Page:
For many years, we have been told that aspirin and other non-steroidal anti-inflammatory drugs (NSAIDs) could reduce the risk of cancer.
However, it was never really scientifically explained or understood why this was, although researchers suggested the drugs could reduce death rates in multiple types of cancer by as much as 20%.
A recent study published in the journal PLOS Genetics suggests that the drug slows the accumulation of a type of DNA change called “somatic genome abnormalities” (S.G.A.’s). The production of this type of DNA leads to uncontrollable cell growth and makes it very hard for the process to be reversed, especially if it is not treated early.
The study consisted of 13 participants with a condition called Barrett’s Esophagus, which causes damage to the cells in the esophagus, usually by acid reflux. These participants were tracked for 12 years to check the process of mutations of the condition.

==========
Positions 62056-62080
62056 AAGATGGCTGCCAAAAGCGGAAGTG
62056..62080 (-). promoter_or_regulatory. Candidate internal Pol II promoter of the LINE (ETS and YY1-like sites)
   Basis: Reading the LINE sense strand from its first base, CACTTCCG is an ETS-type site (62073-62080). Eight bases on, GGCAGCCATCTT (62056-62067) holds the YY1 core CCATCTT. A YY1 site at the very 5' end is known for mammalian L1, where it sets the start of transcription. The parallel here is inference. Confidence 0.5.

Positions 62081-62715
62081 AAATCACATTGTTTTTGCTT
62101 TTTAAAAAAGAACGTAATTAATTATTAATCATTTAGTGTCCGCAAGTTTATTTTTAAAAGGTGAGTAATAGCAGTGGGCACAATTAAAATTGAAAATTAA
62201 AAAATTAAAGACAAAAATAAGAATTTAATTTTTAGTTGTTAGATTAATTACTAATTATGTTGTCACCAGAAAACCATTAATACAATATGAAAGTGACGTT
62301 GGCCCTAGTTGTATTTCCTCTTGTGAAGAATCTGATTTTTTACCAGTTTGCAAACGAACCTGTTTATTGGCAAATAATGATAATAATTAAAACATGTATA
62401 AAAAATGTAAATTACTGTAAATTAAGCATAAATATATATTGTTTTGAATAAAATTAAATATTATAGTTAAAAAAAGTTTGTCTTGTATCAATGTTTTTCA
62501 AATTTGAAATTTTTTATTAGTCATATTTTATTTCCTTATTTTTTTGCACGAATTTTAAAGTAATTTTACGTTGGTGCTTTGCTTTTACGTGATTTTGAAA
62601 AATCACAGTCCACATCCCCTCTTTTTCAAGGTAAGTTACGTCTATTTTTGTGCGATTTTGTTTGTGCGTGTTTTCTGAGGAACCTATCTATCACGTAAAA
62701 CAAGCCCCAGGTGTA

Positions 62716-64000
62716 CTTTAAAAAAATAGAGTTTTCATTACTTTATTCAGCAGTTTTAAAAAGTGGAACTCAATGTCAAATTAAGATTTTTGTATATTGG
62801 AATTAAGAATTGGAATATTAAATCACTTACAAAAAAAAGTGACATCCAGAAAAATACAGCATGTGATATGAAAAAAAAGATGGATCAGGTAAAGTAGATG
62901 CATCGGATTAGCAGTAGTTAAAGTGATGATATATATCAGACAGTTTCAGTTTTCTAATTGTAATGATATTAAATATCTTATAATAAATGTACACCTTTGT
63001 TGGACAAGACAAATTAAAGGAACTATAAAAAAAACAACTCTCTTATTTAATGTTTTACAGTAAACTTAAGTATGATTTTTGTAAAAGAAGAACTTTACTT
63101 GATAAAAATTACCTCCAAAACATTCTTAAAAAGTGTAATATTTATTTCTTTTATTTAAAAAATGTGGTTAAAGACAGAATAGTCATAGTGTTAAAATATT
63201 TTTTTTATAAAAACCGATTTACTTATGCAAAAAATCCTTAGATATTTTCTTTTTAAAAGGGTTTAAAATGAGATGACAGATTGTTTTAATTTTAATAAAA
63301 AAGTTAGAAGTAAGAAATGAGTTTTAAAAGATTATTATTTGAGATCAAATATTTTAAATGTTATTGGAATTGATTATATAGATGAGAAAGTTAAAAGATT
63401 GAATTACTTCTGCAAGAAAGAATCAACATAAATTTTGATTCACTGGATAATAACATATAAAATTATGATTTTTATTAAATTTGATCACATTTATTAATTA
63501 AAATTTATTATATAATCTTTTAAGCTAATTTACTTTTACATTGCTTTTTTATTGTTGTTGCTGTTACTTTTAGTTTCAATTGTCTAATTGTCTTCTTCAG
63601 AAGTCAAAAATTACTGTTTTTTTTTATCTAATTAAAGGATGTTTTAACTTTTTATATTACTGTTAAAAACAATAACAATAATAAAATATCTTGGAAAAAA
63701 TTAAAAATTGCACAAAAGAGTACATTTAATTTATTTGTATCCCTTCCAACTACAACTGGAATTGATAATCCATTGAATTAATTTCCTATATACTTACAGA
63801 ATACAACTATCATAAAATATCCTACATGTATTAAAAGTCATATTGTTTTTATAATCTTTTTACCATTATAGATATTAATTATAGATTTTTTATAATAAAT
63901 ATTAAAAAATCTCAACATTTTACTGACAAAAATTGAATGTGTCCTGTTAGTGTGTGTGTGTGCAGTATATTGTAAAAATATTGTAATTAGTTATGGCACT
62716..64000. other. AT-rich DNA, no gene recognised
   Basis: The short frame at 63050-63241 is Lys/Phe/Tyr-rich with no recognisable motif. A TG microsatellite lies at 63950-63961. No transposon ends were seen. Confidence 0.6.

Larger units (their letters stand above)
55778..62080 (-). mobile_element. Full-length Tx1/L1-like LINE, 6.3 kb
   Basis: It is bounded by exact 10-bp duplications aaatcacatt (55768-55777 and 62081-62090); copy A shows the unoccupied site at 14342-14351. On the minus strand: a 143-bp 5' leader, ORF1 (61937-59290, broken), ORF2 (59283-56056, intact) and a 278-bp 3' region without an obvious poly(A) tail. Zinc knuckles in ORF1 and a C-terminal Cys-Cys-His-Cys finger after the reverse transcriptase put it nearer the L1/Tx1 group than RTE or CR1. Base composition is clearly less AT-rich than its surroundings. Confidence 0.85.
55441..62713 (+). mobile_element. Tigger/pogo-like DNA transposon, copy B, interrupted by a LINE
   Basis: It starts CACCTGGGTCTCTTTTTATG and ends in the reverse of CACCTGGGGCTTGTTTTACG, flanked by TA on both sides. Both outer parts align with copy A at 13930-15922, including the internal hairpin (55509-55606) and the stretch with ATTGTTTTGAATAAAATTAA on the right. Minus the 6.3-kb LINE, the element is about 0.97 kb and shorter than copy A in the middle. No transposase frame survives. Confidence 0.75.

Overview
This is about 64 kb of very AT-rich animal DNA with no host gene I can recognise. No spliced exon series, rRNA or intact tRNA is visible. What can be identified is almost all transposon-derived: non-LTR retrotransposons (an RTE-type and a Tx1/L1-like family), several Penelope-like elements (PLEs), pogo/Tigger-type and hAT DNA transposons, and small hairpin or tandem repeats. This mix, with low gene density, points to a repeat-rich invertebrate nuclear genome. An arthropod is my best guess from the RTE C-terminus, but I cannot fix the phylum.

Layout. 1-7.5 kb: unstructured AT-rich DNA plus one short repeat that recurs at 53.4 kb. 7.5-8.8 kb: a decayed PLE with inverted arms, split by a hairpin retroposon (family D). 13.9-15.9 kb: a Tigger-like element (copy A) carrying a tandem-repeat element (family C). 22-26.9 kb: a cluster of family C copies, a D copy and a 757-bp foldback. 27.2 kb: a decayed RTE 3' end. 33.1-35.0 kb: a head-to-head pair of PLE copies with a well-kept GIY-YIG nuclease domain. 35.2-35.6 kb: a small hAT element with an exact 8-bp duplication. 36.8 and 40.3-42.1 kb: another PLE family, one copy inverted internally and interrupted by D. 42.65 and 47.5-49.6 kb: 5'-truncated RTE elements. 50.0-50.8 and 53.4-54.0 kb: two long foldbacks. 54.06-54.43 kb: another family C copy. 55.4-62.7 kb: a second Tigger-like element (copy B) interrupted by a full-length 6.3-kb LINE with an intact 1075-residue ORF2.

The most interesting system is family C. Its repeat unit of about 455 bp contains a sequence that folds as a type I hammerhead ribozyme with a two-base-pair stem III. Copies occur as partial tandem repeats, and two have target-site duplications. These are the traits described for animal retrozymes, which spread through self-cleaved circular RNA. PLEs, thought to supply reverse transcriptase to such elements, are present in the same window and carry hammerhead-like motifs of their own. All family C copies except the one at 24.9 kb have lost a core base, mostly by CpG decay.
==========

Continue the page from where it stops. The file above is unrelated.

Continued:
There was a 90% reduction rate in the rate of mutations. This is considered a high success rate, however, it is important to note that the study was done on a very small population and would need to be tested over a larger population to determine more concrete answers.
It is also important to be aware of the fact that this study is only suggesting that these drugs can slow down cancerous cell growth, not treat nor cure any type of cancer or disease. Although the use of these drugs may not stop cancer completely, it can most likely add a extra years to the life of one suffering from the disease.
Nonetheless, the findings are interesting and worth looking further into. A link to the study is provided below.
Source: Link to the study